DENVER — In a letter sent Sunday, the Colorado Department of Public Health and Environment (CDPHE) gave health care providers less than a week to create systems to allow people to sign up for a COVID-19 vaccine regardless of their patient status.
The directive, which the Colorado Hospital Association (CHA) said was sent without any warning from the state, is meant to "dismantle barriers to access, such as unnecessary identification and patient affiliation requirements."
CDPHE also asked providers to not require people to present any kind of ID when scheduling or signing up for COVID-19 vaccine information and to go by the "honor system" when it comes to people explaining their eligibility criteria based on the current phase.
A spokesperson for the hospital network Banner Health said while they already are allowing non-patients to register for a vaccine appointment, they will stop asking for identification this week.
"We applaud the state’s efforts to expand the number of providers administering the COVID-19 vaccine and to ensure the process makes getting a vaccine more equitable across Colorado," said Sara Quale, Banner Health public relations director.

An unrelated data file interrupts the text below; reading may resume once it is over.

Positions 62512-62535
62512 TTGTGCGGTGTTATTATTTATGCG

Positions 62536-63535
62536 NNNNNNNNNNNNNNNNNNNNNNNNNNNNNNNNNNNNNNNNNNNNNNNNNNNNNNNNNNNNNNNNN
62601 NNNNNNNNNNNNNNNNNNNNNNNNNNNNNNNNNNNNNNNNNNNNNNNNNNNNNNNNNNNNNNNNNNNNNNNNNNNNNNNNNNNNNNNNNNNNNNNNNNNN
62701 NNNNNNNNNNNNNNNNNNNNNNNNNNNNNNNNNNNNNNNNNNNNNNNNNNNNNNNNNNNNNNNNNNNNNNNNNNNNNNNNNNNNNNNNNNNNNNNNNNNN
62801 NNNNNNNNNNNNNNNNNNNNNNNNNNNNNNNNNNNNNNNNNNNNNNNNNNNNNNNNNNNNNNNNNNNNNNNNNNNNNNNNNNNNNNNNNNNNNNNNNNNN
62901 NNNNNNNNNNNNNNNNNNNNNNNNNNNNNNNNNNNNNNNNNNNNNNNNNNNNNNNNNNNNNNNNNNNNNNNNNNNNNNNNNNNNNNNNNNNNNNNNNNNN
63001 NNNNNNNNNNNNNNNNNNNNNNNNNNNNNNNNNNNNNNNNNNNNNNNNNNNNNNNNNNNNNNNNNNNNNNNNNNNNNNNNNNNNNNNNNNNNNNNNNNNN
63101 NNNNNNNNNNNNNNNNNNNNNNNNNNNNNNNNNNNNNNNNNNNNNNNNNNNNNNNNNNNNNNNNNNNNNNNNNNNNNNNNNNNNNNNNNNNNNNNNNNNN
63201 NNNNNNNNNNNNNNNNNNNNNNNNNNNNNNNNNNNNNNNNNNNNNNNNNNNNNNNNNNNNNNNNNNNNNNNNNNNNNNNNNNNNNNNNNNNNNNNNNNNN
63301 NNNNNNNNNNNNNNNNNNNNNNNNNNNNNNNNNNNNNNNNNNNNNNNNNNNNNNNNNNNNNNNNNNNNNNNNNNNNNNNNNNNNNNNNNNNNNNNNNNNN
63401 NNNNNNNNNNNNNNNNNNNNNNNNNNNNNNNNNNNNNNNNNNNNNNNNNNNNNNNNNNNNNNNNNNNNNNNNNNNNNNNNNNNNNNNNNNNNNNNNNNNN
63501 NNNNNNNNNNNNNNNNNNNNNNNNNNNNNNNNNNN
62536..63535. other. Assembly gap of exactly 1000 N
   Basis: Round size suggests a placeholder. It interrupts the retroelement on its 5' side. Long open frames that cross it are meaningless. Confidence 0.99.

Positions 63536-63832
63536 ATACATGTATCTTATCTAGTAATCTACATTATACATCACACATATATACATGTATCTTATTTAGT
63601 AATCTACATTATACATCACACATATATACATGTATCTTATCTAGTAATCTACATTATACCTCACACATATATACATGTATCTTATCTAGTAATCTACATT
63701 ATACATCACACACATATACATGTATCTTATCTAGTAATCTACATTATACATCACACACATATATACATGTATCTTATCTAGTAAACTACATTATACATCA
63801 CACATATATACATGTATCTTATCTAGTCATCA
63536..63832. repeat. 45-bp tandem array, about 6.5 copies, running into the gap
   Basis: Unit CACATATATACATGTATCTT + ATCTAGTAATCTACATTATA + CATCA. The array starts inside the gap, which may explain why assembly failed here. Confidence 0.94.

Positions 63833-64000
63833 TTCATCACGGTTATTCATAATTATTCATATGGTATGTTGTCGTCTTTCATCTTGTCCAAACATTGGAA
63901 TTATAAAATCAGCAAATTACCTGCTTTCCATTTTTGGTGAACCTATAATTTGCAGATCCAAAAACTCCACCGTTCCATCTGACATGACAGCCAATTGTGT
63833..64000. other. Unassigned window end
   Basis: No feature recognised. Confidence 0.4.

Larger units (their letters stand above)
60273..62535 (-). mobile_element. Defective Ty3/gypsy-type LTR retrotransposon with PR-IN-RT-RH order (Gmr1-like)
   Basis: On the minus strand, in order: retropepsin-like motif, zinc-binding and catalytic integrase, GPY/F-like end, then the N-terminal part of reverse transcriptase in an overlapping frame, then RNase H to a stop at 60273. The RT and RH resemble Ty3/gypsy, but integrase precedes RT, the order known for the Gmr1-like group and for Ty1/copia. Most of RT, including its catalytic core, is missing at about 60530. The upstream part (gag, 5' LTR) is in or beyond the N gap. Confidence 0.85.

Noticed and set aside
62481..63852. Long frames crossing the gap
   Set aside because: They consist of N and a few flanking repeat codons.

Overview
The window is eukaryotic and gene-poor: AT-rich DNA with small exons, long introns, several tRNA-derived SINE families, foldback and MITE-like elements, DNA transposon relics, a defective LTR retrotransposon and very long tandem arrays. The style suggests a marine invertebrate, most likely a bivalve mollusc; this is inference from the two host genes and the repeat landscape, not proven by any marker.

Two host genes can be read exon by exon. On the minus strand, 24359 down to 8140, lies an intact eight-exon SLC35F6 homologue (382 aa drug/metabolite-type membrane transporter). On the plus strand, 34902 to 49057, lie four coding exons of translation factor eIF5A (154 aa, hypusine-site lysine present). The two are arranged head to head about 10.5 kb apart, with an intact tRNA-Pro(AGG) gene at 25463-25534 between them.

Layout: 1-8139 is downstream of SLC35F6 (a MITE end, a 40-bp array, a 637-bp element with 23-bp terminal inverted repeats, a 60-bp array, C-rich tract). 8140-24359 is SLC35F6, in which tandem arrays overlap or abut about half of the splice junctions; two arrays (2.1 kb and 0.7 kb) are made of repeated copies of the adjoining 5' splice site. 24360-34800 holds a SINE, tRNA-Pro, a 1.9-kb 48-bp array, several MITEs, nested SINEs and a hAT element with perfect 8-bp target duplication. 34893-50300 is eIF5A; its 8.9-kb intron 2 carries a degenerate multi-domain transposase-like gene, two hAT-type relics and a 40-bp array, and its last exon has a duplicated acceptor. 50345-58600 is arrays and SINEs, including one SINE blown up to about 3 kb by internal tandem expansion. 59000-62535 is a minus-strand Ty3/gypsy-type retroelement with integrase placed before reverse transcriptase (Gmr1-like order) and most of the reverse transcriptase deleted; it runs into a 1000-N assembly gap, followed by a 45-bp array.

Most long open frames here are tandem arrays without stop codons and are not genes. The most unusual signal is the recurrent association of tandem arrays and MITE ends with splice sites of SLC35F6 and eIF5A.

Adam Dormuth, a spokesperson with National Jewish Health, said, "We have built a system that will enable us to schedule those who are not our patients. It will be ready within the next week."
Neither Denver Health nor HealthONE were able to confirm if they will be able to meet the state's deadline of setting up a system for non-patients to schedule future vaccine appointments by the Jan. 22 deadline.
> Video below: Hospitals adjust to allow COVID-19 vaccine signups regardless of patient status.
As of Jan. 17, April Valdez Villa, a Denver Health spokesperson, said they are also working on a process to offer vaccinations to residents of the City and County of Denver age 70 and older who are not currently Denver Health patients.
"This is a complex and fast-changing situation and we would ask for patience," she said.
A spokesperson with HealthOne said they currently only have enough vaccines to administer to staff and other health care providers.
>> Read the full letter below: